By Len Monheit
With the announcement earlier this morning that Numico was intending to sell Rexall, and was placing GNC on probation with other actions planned, more pressure was immediately brought to bear on the industry. According to a Reuters story, Rexall may fetch only $200 million, compared to its 2000 purchase price of $1.8 billion. Numico is taking a significant goodwill write-down (over 1.3 billion euros on Rexall alone) and this may cause re-evaluation of other publicly traded industry companies.
This week’s election victories of Senator Tom Harkin (D-Iowa), and Representatives Dan Burton (R-Ind.) and Dennis Kucinich (D-Ohio), key industry supporters can continue their efforts in Washington with strong mandates from their constituents. According to the NNFA, this, combined with the power shift which removes Sen. Richard Durbin (D-Ill.) from the chair position of the Senate subcommittee on government reform, could prove an excellent opportunity (perhaps the last such opportunity) for the industry to work together and create sustainable momentum in Washington. Senator Durbin had been quite vocal in his industry and DSHEA criticism, and with him no longer chairing this committee, perhaps proactive action will bear fruit.
This combination of events is a classic example of the factors at work in what really is a complex, global business environment. Business drivers and expectations of investor return (unrealistic or not), political issues and agendas, the power of the media, and a moving scientific frontier effect our business, livelihood, perception and reality. It’s frustrating to know that investor oriented decisions in the Netherlands will impact retail store operations in the US at some level, but this is the environment we operate in. It’s complicated to anticipate how to construct strategy in light of the political landscape and a powerful pharmaceutical lobby.
And the pharma companies are facing their own challenges as blockbuster drugs come off patent, and their pipelines of new drugs have not provided a high return on their research dollars. We talk in this industry about the lack of blockbuster products in the last few years, but with the exception of the ‘little blue pill’, if it weren’t for an aging population, the pharma sector could be considered to be facing some of the same issues we are, although with more resources to bring to bear and a long history of working together to build their industry.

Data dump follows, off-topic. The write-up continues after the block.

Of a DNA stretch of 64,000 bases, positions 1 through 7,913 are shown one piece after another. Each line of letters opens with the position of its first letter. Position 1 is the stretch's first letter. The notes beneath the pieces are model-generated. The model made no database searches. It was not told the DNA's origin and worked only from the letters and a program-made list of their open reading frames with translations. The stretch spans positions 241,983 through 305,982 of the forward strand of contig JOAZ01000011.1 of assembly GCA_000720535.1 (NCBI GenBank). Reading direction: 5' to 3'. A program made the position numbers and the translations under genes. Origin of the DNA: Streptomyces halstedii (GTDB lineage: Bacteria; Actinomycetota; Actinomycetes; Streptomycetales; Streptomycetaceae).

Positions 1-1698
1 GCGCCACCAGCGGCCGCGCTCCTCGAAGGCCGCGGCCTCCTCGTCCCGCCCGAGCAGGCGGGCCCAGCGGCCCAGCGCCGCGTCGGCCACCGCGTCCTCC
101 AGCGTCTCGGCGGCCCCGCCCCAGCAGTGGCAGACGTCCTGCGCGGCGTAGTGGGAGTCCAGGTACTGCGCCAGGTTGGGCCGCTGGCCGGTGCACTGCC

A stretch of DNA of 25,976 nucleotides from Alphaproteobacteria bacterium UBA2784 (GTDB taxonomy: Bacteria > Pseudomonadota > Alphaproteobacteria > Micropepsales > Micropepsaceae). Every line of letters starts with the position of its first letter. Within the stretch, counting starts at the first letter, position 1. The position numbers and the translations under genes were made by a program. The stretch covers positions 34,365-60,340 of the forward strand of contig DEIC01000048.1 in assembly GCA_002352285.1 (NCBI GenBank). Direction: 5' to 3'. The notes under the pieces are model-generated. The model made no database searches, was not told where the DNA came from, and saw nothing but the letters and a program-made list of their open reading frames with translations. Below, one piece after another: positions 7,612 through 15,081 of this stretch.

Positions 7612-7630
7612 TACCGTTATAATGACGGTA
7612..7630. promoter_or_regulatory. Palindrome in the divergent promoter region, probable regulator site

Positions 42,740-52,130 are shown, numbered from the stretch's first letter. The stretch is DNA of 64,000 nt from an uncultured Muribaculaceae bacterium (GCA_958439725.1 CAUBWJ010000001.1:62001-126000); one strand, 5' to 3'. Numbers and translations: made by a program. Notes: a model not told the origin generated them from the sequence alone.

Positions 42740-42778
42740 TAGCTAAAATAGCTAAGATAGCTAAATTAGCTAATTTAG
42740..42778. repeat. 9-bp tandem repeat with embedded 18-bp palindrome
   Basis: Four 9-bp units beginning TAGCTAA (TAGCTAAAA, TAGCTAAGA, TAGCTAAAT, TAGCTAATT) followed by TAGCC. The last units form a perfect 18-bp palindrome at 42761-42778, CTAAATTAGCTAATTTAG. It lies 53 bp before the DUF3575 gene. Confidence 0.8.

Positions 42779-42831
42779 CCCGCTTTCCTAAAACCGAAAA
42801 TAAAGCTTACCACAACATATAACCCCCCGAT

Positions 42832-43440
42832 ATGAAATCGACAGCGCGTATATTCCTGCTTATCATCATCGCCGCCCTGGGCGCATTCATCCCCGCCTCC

Developments in analytical science and communication have had a major impact on numerous sectors ranging from the environment through all health related industries. Instrument sensitivity, technique development and a micro approach means that detection limits are pushed and compounds and impurities are detected that never would have been, leading to higher and higher expectations and demands.
On the communication front, the pace of news and the level of dialogue amongst shareholders, clients and all stakeholders has increased dramatically. On the markets, this is one of many factors leading to oscillating prices. In client/supplier interactions, once again, expectations are rising. And the media is absorbing it all, picking and choosing those stories that drive readership and viewership in an increasingly competitive environment.
So where is this all heading?
It’s not the news that really counts--it’s what you make of it. By itself, the election results are interesting, but we collectively have to determine what actions will be triggered. The same holds true for the upcoming Numico sale, the impact on Rexall and GNC operations, and what this will do to marketing and the marketplace. For some of us, opportunities will be created, for others, action will be required. Having the information allows us to make the choices needed to operate and grow our industry and businesses.
There are complex factors at work that impact us all the time. Awareness of as many of these as possible allows us to maximize the chance of success.